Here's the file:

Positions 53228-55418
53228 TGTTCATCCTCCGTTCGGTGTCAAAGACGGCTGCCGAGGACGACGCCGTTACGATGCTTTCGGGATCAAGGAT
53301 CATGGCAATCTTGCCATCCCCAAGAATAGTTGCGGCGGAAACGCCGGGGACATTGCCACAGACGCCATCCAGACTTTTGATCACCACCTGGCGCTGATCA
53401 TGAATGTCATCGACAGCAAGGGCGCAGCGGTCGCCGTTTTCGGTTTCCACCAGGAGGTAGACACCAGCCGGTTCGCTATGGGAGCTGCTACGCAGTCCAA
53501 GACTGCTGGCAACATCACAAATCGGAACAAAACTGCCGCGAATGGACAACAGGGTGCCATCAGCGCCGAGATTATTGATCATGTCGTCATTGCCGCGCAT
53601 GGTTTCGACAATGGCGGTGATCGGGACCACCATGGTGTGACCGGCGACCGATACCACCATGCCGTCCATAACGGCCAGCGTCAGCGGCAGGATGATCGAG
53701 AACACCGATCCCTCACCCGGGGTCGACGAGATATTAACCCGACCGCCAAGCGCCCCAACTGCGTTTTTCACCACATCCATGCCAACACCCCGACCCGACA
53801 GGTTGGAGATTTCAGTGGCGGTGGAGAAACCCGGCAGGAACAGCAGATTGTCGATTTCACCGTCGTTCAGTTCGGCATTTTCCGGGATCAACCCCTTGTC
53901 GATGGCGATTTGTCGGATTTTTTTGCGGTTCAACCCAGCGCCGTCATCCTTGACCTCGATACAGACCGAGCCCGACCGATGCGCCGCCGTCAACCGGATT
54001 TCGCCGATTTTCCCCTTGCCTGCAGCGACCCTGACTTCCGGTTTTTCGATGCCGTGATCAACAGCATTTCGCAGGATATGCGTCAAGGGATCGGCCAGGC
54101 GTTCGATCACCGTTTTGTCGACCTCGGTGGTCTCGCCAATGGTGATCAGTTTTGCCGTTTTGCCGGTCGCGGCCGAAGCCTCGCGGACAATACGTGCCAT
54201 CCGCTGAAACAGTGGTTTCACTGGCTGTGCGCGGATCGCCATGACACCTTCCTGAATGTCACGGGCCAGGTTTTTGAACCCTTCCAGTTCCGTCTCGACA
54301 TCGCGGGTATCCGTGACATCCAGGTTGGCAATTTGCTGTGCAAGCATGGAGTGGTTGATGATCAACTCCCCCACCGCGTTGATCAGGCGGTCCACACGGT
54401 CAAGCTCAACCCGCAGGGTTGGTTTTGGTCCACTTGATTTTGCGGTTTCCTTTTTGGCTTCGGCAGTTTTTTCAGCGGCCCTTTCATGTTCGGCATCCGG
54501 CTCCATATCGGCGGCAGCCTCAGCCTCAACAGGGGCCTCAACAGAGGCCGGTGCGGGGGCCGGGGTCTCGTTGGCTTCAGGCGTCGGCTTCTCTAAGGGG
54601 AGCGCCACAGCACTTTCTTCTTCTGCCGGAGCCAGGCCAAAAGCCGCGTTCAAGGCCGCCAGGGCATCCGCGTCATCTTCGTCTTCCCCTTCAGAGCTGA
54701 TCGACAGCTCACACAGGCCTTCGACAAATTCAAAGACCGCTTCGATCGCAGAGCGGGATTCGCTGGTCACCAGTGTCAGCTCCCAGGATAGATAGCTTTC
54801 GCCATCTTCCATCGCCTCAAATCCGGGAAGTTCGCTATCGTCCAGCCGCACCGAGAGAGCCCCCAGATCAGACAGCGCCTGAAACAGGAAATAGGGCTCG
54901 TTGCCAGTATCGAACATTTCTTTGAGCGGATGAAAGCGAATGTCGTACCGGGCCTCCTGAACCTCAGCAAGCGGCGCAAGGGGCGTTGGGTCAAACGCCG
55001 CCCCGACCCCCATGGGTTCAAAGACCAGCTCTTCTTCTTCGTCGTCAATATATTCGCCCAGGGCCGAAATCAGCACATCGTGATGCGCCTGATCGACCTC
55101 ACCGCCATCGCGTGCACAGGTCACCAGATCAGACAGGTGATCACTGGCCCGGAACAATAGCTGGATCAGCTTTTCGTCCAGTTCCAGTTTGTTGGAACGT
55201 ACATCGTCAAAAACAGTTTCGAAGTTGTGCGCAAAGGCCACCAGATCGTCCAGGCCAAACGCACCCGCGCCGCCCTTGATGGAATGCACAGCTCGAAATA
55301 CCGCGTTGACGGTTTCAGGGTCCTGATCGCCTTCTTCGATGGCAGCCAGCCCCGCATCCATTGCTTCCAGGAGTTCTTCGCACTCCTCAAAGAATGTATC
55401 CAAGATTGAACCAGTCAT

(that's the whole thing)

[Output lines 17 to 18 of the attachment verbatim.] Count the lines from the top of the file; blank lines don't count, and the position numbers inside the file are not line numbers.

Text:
54701 TCGACAGCTCACACAGGCCTTCGACAAATTCAAAGACCGCTTCGATCGCAGAGCGGGATTCGCTGGTCACCAGTGTCAGCTCCCAGGATAGATAGCTTTC
54801 GCCATCTTCCATCGCCTCAAATCCGGGAAGTTCGCTATCGTCCAGCCGCACCGAGAGAGCCCCCAGATCAGACAGCGCCTGAAACAGGAAATAGGGCTCG